A story broke in the New York Times last week that reveals that Atlanta-based utility giant Southern Company has paid a significant sum of money supporting one of the most prominent climate denying scientists. This scientist is Dr. Wei-Hock Soon, known also as Willie Soon, from the Harvard-Smithsonian Center for Astrophysics.
Research conducted by Greenpeace and the Climate Investigations Center, and revealed by the Times, details the depth of this work:
[Dr. Soon] has accepted more than $1.2 million in money from the fossil-fuel industry over the last decade while failing to disclose that conflict of interest in most of his scientific papers. At least 11 papers he has published since 2008 omitted such a disclosure, and in at least eight of those cases, he appears to have violated ethical guidelines of the journals that published his work.
This $1.2 million was given by a handful of fossil fuel interests, including Southern Company, the Charles Koch Foundation, Exxon Mobil, and American Petroleum Institute, in exchange for the right to review the papers before publication and the condition of anonymity.
Revelations that Southern Company gave Dr. Soon at least $409,000 brings up a number of questions about Southern’s decision-making and how it prioritizes being an ethical corporate citizen: what is Southern doing funding climate-related astrophysics research anyway, especially papers like “Variation in surface air temperature of China during the 20th century?” Were the studies funded by ratepayers and, if so, wouldn’t that money be better spent on reducing customers’ bills? Are there other areas of research or advocacy that Southern is funding against the best interests of their customers?
We want to acknowledge that Southern Company, in an attempt to maintain good stakeholder relationships, proactively reached out to SACE directly to address this issue. We have been given assurance that Southern Company takes responsibility for the funding but stated that upper management did not have direct knowledge of this activity. We also appreciate the perspective that the funding contract with Dr. Soon was of a recurring nature and that Southern has stated that they will not renew funding contracts in this line of research. Southern further acknowledges that going forward, it is does not want to “engage in influencing the science.”
That said, this news is particularly disheartening to hear, as just two weeks ago we published a blog lauding the leadership of Gulf Power, a subsidiary of Southern Company, in clean energy. Furthermore, in recent years, two of Southern Company’s other subsidiaries have made great strides in clean energy as Georgia Power purchased 250 MW of wind power and is planning over 900 MW of solar by the end of next year, and Alabama Power purchased 404 MW of wind power from Oklahoma and Kansas.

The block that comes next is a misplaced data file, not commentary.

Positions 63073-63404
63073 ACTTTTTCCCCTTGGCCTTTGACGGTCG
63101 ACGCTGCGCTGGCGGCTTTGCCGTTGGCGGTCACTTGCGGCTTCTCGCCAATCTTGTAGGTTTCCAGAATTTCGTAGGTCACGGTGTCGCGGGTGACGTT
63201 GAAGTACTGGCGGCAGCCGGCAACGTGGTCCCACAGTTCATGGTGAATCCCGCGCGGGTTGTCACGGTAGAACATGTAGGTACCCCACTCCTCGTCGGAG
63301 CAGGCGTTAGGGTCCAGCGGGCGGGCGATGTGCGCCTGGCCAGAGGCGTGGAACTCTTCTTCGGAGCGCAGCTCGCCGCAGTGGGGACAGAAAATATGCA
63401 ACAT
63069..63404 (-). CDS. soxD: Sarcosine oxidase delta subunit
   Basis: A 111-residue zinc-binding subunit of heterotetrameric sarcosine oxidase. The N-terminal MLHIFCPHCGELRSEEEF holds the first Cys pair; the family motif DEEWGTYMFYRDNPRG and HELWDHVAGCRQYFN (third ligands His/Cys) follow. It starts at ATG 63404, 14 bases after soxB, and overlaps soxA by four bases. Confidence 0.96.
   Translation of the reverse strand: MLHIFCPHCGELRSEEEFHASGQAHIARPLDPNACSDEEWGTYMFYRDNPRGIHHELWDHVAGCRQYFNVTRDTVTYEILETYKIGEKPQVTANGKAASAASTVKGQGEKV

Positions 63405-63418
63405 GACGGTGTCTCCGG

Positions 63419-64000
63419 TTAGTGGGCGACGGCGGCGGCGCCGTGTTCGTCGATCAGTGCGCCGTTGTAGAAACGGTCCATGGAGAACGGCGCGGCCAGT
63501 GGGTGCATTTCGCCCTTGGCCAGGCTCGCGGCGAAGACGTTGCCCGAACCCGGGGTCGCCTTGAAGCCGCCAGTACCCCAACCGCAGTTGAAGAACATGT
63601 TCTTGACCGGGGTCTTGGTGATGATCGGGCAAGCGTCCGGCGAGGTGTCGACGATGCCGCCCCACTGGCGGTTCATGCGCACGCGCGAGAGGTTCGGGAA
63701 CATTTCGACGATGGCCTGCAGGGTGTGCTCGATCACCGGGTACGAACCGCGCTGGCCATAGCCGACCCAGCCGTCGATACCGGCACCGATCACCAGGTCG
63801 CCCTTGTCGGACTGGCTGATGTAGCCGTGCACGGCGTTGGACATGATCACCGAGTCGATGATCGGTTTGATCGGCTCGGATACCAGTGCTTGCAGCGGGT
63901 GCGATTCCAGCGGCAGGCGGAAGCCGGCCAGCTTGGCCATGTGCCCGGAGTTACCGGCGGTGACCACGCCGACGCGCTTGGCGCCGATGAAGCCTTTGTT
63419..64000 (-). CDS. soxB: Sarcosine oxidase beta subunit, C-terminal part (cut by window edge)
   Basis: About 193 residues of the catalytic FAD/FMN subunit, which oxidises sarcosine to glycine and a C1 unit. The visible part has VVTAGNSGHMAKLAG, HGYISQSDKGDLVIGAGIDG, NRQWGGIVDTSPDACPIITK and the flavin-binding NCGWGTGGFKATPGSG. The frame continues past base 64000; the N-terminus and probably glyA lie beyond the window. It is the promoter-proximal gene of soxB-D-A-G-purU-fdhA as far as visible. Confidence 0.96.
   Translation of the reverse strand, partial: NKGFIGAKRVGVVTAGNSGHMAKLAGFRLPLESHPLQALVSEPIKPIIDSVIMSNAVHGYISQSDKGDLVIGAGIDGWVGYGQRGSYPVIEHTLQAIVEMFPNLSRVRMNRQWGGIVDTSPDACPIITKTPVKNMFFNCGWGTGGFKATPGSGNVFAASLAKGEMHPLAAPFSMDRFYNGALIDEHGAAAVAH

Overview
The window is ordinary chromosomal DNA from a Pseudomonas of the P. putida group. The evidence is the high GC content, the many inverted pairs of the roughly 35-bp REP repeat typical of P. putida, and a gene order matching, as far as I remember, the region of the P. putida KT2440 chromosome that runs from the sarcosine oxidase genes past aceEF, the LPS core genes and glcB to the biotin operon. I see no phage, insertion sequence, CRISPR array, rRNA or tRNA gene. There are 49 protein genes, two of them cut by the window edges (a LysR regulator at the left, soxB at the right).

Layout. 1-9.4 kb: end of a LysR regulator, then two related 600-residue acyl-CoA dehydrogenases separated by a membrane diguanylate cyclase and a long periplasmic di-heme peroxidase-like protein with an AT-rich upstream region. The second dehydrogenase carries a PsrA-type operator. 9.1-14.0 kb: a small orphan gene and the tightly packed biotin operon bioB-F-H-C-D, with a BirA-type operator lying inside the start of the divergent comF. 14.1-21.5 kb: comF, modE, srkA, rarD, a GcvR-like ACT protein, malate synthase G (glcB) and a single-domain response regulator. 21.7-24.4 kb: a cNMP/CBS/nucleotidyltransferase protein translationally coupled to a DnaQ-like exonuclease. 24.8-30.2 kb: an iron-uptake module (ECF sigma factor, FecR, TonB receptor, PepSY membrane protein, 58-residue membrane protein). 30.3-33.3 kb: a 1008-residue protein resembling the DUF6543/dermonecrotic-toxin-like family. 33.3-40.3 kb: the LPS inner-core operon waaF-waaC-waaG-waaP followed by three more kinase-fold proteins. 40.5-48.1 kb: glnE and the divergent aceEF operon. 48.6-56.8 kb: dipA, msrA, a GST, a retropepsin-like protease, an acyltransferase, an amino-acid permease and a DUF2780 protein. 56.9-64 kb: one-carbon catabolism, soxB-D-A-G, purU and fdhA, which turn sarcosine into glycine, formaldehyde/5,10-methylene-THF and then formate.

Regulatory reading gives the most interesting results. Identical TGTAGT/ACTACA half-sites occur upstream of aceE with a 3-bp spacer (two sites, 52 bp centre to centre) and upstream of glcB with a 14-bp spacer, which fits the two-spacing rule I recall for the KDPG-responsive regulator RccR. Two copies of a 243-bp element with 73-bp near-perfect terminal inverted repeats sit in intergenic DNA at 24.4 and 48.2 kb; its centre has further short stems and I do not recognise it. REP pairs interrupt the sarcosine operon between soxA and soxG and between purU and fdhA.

Sadly, this isn’t the first time we’ve criticized Southern Company for exacerbating the climate crisis and this latest seems to be yet another example of the strategy fossil fuel companies use to delay taking responsibility for climate change. The New York Times article explains the strategy succinctly (emphasis ours):
Historians and sociologists of science say that since the tobacco wars of the 1960s, corporations trying to block legislation that hurts their interests have employed a strategy of creating the appearance of scientific doubt, usually with the help of ostensibly independent researchers who accept industry funding.
Fossil-fuel interests have followed this approach for years, but the mechanics of their activities remained largely hidden.
“The whole doubt-mongering strategy relies on creating the impression of scientific debate,” said Naomi Oreskes, a historian of science at Harvard University and the co-author of “Merchants of Doubt,” a book about such campaigns. “Willie Soon is playing a role in a certain kind of political theater.”
In order to ensure the integrity of scientific research, it is essential that corporations do not use their wealth and political influence to corrupt the science. However, corporate-sponsored research papers, like those Dr. Soon published, have been the key to creating just enough doubt to perpetuate climate denial. This is despite the fact that such dissenting opinions on climate change represent a mere 3% of the stated positions on the cause of climate change in peer reviewed published studies. This process has been detailed in another fantastic Greenpeace research piece, “Dealing in Doubt.”
The revelation about Southern’s role with Dr. Soon’s research gives the appearance that the utility is taking one step forward, two steps back. We remain hopeful that this is not the case, but unfortunately history has provided examples of Southern’s vacillation between commendable and terrible policy. Looking forward, we will trust, but verify, that Southern will make good on their promise to stop interfering with climate science and continue their recent excellent leadership in clean energy.